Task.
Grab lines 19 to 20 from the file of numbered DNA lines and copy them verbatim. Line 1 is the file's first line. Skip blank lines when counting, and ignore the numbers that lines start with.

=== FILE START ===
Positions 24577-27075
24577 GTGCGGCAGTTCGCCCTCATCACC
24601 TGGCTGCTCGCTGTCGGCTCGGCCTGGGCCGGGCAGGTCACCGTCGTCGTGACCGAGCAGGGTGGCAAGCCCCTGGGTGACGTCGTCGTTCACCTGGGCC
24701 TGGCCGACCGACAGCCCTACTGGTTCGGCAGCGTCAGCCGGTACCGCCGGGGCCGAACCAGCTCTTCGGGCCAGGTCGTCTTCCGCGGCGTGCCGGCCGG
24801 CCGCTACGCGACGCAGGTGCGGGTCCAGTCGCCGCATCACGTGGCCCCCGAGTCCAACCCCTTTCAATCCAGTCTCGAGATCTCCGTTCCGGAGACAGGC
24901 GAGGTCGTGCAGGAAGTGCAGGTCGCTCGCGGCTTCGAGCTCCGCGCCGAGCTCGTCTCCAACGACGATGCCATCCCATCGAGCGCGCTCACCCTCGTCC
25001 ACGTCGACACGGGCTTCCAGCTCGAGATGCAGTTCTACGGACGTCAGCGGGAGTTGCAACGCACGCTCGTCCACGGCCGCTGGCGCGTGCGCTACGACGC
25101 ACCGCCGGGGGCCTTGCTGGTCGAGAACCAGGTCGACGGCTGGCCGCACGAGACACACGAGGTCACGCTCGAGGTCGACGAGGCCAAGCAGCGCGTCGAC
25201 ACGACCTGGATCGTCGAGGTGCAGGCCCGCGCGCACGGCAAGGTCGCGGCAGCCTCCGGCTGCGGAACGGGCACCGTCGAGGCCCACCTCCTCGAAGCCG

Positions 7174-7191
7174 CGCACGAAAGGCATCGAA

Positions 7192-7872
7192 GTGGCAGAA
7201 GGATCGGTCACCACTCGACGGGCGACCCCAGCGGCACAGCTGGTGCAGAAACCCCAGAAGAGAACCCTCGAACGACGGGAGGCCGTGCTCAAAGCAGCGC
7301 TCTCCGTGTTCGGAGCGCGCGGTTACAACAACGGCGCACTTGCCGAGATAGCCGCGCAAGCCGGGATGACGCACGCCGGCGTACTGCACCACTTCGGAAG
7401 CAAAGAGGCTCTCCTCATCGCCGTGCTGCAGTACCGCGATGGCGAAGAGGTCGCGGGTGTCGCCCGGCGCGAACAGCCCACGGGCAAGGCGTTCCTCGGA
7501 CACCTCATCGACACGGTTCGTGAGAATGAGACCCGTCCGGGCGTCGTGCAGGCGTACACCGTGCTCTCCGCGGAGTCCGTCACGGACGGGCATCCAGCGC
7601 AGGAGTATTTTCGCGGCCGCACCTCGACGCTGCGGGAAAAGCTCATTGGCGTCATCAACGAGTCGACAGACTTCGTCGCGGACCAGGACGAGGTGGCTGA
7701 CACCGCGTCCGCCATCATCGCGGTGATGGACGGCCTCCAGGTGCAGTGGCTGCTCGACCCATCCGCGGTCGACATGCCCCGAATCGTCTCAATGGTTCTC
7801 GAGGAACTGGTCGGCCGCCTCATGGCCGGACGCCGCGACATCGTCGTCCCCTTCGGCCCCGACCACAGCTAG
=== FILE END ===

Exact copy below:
7701 CACCGCGTCCGCCATCATCGCGGTGATGGACGGCCTCCAGGTGCAGTGGCTGCTCGACCCATCCGCGGTCGACATGCCCCGAATCGTCTCAATGGTTCTC
7801 GAGGAACTGGTCGGCCGCCTCATGGCCGGACGCCGCGACATCGTCGTCCCCTTCGGCCCCGACCACAGCTAG